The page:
Over the years, I heard alot about Game Jams, online competitions in which you need to develop a game from scratch including assets in a limited time frame, often a weekend. I always wanted to participate in one, but life always got in the way. For the Ludum Dare 44, which took place from Saturday April 27th to Tuesday April 30th, 2019, I finally decided to attend no matter what. A colleague of mine, mbugert, participated in previous installations and we agreed to join forces this time. I was happy that I can follow him and leverage his experience.
Game Jams are virtual events, everyone can work wherever he or she wants and finally submit the game online over the internet. While this is nice, a department of my university hosts a place where you can collaborate with other people, sit and collaborate. They also sponsor water, breakfast and we ordered lunch together.
For the game programming itself, I prepared some frameworks: for an all-in-one game engine, I wanted to use Godot as I heard a lot good about it (Unity in faster and easier). As a backup, I looked into PyGame. I was told that one should be familiar with the tools beforehand, as time is scarce during the competition so I dabbled with both before.
Every Ludum Dare, a topic is selected. The topic this time was “Your life is currency”. When I first heard it on the first morning of the event, I thought that the most obvious game would circle around “deals with the devil”, that is sacrificing things like hitpoints for upgrades. As I did not want to follow the obvious, I played with the idea to misinterpred it so that your game character is a currency, e.g. you play as a Euro, Yen or Dollar sign.
With this idea, I went to the home for the weekend in the university. I met a new friend there, tomatenbrei and we talked about the topic, what we prepared and more. mbugert then also arrived and we brainstormed more. The other teams also pregrouped mostly and had their own twist on the topic. You can find their games here. We decided to group together as a team of three. Our final idea was a multiplayer arena top down shooter where you play as a currency symbol. From our manual:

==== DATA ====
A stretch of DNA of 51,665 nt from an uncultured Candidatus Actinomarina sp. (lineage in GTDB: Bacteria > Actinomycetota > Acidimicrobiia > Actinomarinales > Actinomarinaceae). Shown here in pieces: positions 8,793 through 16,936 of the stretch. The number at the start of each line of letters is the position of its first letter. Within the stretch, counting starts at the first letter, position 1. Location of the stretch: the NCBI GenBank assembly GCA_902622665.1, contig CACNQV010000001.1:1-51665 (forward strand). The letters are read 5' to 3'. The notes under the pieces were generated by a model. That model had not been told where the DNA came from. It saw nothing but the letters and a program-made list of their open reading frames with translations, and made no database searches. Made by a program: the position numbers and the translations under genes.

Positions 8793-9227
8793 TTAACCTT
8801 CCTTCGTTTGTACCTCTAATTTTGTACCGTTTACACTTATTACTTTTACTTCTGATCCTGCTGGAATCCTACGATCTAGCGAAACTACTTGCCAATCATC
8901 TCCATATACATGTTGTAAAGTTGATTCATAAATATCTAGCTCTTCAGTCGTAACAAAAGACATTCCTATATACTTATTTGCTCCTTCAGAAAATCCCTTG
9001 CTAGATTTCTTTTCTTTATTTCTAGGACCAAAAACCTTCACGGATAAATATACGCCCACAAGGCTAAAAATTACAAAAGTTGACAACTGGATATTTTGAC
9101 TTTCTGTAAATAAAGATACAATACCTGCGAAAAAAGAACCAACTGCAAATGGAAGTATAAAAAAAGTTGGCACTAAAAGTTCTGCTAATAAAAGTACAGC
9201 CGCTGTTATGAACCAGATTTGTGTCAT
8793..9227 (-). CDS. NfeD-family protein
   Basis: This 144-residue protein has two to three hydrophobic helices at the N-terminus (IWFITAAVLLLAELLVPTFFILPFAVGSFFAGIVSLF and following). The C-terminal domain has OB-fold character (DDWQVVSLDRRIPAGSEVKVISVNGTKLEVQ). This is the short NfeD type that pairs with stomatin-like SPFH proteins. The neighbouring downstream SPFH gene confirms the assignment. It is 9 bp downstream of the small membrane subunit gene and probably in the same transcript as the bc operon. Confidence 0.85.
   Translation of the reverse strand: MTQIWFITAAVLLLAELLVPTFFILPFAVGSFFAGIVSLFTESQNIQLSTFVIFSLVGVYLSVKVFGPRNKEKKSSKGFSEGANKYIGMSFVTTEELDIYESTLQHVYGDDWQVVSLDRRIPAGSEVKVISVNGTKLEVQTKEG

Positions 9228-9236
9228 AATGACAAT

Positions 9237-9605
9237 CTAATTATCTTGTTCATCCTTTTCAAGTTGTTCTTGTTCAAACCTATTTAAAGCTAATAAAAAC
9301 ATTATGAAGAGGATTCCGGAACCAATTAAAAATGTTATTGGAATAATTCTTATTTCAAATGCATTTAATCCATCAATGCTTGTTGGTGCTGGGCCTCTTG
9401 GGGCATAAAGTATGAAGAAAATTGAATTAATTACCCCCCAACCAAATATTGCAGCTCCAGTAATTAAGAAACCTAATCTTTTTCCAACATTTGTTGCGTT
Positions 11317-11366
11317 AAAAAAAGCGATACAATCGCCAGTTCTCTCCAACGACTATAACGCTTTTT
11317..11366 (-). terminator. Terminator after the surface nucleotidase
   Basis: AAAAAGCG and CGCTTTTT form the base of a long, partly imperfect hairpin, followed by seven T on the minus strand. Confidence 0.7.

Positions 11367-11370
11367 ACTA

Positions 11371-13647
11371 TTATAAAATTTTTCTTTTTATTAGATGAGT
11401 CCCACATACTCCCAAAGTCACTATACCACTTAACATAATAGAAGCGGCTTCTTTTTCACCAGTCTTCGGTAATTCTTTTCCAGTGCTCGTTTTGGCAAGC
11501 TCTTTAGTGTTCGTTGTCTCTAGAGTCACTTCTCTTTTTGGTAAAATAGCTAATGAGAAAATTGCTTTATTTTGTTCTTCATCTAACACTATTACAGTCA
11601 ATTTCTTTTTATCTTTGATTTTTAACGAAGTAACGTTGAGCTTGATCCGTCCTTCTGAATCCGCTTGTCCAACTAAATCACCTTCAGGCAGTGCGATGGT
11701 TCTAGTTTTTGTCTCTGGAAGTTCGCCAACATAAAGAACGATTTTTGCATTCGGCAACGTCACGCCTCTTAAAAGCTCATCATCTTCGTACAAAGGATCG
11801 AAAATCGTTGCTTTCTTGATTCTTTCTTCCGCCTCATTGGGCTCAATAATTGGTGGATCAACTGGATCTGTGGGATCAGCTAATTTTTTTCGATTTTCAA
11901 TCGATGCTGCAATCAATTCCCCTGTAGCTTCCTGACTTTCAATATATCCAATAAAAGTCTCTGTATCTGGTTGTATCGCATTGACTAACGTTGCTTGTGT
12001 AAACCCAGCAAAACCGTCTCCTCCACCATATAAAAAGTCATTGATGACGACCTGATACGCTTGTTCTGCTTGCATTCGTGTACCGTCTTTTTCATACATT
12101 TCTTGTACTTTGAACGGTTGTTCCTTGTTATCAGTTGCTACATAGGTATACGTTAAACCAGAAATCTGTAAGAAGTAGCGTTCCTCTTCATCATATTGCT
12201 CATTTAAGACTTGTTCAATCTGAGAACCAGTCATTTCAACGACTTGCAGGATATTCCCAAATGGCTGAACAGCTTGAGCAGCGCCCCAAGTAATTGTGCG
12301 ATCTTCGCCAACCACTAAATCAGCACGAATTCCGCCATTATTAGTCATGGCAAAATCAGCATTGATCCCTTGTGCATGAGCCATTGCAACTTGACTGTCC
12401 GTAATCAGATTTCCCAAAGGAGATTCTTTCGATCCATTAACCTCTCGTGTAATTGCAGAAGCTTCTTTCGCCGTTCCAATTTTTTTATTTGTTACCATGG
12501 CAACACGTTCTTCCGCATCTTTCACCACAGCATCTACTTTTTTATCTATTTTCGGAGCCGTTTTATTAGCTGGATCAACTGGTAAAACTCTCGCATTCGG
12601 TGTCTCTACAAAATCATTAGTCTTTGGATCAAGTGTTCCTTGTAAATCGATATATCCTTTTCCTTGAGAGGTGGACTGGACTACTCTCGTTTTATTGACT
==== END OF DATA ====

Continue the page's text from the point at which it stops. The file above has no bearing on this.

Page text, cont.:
You and other currencies move around in an arena, firing bullets and dodging enemy projectiles. Besides regular movement, you can also utilize a dash skill to surprise your opponent. The strength of your weapons and your own armor scales in real time with the currency strength. The current timepoint is highlighted with a white vertical line and you can see some seconds into the future to plan your next strategic steps. It is also possible to change your currency. This is possible in one of the exchange stops which are spread over the map. When you switch to a better currency, you will loose health (but gain weapon strength and armor) - switching to a worse currency will increase your health but lower your strength and armor. But keep in mind that the currencies values keep changing! However, you will keep the health you gained. The game always uses three player characters, each playing as an individual currency. In the main menu, you can define how many of them are controlled by humans. You can only change to other currencies which are not already taken by other players. Hint: When you play the game for the first time, you should definitely start it in three players mode - even when you want to play alone. The AI is quite powerful and would most likely frustrate you when you directly fight against it. In your next rounds, you can decrease the number of human players to two such that the AI takes over a single player character. If you feel prepared enough after some training, you can switch to the true single player mode.
mbugert also brought two Steam controllers which we would use for the multiplayer part. For single player, we wanted to integrate a simple AI.